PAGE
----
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Opinion pieces, analyses and letters are intended to provide a diverse range of views from our community. They are not intended to represent the views of Maui Now.

LETTER: Condo Owner Objects
to Vacation Rental Bills

Updated 04:58 PM HST, April 9, 2012
Posted 11:10 AM HST, April 2, 2012

Maui Now tries to present a broad spectrum of viewpoints. Here is one of several communications we received over the weekend from owners of legal vacation rentals on Maui who object to legislation pending in the state Legislature. These laws, if passed, will require them to hire property management firms instead of self managing them as they presently do.

By Marsha Vaughn, Kihei condo owner

Maui vacation rental

File photo.

It has been two short years since I made a huge decision to invest in a vacation rental condo in Maui.

From the very first month I had tenants booking through VRBO.com. I was so excited to be able to provide for others the wonderful vacation experiences I have had in Maui when I rented from other legal condo owners.

My tenants, so far, have been families who come from Europe, Canada and of course all over the mainland. Many of them have expressed to me personally and in writing in their web reviews what a lovely condo I have and how great it was to deal with me directly. When the tsunami threatened Maui last year, I was on the phone with the tenants before they even knew what was happening and informing them of what to do and where to go.  If they were coming to celebrate a wedding, anniversary or birthday I made sure to have a special gift (wine or flowers) for them on arrival.  I have prided myself on providing fantastic service and sharing my mainlander’s experience of the spirit of aloha.

Having run several small businesses in the past, it was not difficult to get started in the vacation rental-by-owner business.  It is not for everyone, admittedly. But for me, it has been a lot of fun and rewarding, although not in a financial way. I knew when I decided to invest in Maui real estate that it was not the most lucrative investment but I was betting on the fact that I would get such a personal reward from the contact with happy tenants that I wasn’t as concerned with turning a huge profit. My concern was to break even and to be able to vacation there myself a couple of times a year.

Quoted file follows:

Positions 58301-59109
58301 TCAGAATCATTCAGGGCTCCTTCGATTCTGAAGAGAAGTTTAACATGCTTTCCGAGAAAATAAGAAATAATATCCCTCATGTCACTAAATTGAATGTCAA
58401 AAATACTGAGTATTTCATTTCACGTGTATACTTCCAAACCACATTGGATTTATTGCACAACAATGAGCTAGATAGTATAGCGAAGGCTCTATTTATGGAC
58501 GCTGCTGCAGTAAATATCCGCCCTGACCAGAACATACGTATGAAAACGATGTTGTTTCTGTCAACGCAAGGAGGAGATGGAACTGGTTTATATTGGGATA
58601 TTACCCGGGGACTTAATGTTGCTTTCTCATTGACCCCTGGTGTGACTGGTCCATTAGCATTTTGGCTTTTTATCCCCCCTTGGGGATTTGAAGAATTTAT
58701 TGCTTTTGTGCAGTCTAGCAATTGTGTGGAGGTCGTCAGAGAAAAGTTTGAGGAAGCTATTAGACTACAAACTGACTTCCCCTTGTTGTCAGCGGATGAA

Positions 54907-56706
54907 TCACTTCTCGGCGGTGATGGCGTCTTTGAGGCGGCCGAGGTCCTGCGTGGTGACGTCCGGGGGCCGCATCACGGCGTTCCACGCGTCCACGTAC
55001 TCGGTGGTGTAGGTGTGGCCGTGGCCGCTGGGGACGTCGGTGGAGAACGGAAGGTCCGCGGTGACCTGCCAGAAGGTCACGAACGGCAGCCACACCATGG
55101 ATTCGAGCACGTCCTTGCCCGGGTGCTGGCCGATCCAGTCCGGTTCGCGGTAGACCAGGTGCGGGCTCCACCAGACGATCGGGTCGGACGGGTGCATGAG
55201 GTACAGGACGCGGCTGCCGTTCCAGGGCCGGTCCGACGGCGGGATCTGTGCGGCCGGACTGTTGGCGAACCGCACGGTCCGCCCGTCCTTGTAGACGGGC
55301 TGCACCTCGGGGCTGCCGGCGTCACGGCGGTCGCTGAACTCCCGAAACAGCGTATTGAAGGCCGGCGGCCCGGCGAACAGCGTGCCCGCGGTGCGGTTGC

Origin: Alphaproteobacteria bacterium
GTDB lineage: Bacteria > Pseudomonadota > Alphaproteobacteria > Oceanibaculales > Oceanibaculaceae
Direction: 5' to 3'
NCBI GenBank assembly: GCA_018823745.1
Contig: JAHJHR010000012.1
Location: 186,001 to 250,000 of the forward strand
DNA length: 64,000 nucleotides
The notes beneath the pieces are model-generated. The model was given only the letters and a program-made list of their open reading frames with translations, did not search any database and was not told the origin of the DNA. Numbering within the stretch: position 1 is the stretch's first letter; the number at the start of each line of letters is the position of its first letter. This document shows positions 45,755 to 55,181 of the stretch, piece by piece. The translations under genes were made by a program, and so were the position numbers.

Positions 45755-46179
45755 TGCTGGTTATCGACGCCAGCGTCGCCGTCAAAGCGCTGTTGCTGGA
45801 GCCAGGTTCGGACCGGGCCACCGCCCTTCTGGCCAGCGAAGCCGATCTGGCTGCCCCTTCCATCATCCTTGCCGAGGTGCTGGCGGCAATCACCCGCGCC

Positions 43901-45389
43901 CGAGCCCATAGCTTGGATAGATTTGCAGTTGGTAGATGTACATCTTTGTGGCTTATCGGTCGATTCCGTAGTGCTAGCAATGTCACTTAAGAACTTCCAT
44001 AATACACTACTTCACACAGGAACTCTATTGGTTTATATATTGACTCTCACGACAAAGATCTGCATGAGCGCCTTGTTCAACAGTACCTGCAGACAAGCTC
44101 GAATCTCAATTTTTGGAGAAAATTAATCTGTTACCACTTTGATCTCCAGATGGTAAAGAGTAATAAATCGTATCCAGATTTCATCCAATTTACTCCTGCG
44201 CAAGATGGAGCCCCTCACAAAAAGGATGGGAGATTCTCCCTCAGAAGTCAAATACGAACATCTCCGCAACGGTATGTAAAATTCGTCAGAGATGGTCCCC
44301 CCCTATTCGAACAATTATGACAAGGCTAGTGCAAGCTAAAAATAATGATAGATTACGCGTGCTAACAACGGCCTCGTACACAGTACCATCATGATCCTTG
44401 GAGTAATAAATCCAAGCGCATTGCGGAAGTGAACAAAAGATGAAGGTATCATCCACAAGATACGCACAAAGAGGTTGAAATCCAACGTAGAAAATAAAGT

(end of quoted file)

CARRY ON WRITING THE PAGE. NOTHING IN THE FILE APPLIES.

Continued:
To that end, it has been a huge success. This year I broke even.  I love my visits there when I get to redecorate or even stock up with supplies from local stores. I have purposefully shopped locally instead of bringing supplies with me or shopping online to further support the Hawaii economy.

Fast Forward to February

Fast forward to February 2012 when I received a notice from VRBO.com that there was legislature pending in the Hawaii government that could effect my small business. Shocking legislature. Legislature that deemed me a tax cheat by virtue of the fact that I was a non-resident. Legislature that is designed to take away my right to own my own business and manage it myself.

I purposefully bought a condo that was zoned as vacation-rentable. I paid my GE and TAT taxes diligently and usually early each quarter. Now, the Hawaiian legislators had created not one, not two but at least four different bills designed to force me to turn the management of the business I so lovingly created over to licensed property managers or real estate agents.

Why? Because some other people cheat on their taxes. Because the Department of Taxation can’t figure out how to find the people who do. So in some convoluted way, they decided that if they forced non-resident owners, like myself, to hire licensed property managers to manage our condos, somehow they’d catch the tax cheats. I’m not sure how exactly. I can’t imagine if I were cheating on my taxes already that I would suddenly walk into a property manager’s office and say, “Wow, you know, I’ve been cheating on my taxes up ’til now but since they passed this new law, I’m going to hire you to rent out my illegal, unregistered unit.“